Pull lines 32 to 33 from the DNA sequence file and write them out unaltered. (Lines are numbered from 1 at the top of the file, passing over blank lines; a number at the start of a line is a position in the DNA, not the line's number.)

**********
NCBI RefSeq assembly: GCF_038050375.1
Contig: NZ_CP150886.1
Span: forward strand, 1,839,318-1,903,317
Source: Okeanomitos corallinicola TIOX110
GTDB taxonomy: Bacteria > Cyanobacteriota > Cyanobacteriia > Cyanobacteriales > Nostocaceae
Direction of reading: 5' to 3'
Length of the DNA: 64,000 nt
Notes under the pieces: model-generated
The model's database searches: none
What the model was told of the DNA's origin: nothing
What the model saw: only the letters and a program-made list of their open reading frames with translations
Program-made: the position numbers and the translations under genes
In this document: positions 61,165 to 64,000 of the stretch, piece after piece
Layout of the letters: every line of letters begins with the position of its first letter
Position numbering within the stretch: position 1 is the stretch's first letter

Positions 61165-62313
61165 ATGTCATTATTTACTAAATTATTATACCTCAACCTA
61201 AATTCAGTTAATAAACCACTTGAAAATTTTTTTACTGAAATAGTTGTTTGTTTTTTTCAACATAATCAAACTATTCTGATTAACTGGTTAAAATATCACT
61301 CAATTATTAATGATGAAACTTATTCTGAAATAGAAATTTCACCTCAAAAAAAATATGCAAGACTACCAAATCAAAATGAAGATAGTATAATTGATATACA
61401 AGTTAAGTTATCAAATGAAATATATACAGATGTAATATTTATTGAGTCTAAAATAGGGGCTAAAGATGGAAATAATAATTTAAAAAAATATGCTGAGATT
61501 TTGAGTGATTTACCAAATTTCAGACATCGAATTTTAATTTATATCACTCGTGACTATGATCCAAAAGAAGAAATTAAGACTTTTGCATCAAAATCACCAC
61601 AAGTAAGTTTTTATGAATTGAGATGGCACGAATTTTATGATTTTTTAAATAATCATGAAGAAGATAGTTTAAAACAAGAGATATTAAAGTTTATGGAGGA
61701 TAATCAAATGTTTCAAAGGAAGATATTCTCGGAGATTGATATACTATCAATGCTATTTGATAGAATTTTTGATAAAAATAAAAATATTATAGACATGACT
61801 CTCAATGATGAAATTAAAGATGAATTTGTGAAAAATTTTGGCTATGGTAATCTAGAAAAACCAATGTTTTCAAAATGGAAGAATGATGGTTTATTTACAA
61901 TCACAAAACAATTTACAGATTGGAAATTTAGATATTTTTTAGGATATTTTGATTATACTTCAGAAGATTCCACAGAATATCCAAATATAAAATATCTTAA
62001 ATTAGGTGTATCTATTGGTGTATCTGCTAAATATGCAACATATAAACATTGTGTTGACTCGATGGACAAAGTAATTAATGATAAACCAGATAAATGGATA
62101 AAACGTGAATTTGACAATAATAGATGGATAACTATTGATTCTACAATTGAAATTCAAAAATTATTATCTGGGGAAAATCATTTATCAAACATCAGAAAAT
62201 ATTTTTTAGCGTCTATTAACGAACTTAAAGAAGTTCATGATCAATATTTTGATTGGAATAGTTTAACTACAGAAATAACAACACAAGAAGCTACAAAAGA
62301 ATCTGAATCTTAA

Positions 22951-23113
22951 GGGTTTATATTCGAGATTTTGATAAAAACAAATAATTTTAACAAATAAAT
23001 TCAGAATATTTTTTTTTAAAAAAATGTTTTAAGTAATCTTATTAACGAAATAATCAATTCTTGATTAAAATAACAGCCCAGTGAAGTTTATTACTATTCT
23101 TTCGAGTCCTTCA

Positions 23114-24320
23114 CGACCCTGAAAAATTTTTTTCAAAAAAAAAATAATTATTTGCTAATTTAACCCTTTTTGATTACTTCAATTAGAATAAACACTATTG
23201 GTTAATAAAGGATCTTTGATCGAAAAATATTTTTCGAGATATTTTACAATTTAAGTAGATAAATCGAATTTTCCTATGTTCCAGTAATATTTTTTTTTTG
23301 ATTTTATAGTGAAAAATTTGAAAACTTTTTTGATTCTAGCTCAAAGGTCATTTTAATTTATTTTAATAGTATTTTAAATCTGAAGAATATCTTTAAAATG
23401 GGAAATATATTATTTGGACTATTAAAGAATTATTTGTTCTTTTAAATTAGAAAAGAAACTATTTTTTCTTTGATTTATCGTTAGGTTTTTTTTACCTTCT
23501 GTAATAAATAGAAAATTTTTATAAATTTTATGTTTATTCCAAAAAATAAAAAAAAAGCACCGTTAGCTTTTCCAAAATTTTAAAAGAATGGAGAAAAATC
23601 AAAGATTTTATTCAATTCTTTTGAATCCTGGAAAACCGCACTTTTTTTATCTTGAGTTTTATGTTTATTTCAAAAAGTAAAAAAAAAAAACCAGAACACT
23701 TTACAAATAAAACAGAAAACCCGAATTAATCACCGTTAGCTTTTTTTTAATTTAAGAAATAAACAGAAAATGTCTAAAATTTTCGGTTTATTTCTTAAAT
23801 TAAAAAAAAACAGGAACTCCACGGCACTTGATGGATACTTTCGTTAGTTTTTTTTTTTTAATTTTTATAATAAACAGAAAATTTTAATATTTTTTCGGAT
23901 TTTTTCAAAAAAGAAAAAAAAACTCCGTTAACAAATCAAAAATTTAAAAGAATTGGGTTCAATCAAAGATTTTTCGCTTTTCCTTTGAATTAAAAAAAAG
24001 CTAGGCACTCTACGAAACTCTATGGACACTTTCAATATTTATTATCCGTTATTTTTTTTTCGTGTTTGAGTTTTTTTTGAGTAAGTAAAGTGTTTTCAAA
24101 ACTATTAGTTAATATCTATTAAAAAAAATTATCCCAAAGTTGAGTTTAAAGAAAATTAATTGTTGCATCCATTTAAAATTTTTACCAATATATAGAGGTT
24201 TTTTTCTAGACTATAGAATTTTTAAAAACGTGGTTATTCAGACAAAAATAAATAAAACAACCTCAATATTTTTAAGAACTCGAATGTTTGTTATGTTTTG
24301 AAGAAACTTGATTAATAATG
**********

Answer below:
23001 TCAGAATATTTTTTTTTAAAAAAATGTTTTAAGTAATCTTATTAACGAAATAATCAATTCTTGATTAAAATAACAGCCCAGTGAAGTTTATTACTATTCT
23101 TTCGAGTCCTTCA